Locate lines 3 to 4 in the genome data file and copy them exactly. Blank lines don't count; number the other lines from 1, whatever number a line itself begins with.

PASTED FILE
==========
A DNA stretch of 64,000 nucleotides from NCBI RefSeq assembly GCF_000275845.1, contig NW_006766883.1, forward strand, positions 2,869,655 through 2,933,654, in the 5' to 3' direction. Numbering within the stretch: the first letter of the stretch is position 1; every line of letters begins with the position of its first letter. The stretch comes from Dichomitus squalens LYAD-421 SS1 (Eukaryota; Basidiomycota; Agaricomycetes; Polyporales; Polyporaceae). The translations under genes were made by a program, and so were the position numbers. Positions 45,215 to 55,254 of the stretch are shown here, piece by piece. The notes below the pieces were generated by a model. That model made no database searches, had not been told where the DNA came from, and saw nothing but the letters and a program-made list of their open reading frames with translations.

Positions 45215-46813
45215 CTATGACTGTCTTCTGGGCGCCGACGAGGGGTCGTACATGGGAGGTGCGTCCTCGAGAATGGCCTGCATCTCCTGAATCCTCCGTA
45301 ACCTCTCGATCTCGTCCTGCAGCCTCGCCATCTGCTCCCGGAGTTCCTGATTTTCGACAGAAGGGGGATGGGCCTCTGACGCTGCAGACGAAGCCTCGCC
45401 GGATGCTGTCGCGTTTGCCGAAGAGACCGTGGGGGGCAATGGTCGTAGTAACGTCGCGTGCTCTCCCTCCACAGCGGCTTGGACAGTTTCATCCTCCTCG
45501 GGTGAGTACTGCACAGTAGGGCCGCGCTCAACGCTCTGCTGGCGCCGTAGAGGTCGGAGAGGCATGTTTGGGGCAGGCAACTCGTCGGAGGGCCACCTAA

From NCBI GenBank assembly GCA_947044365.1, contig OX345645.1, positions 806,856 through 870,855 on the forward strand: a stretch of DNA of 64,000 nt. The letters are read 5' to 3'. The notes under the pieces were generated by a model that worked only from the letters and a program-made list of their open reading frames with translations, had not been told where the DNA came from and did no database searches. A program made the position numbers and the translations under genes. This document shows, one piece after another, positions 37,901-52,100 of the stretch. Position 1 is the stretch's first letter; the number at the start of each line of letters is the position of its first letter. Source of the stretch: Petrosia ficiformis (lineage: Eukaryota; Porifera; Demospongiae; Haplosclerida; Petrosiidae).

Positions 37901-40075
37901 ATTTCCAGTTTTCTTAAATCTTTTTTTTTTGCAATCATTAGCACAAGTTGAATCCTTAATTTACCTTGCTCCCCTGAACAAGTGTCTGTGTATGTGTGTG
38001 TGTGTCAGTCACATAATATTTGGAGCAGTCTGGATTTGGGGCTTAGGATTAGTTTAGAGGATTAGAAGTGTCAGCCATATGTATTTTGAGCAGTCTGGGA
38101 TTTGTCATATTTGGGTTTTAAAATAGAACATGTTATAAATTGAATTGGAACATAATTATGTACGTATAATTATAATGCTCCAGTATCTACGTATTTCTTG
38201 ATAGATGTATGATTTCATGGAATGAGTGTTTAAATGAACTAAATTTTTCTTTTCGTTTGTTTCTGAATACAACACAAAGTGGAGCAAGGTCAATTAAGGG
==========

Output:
45215 CTATGACTGTCTTCTGGGCGCCGACGAGGGGTCGTACATGGGAGGTGCGTCCTCGAGAATGGCCTGCATCTCCTGAATCCTCCGTA
45301 ACCTCTCGATCTCGTCCTGCAGCCTCGCCATCTGCTCCCGGAGTTCCTGATTTTCGACAGAAGGGGGATGGGCCTCTGACGCTGCAGACGAAGCCTCGCC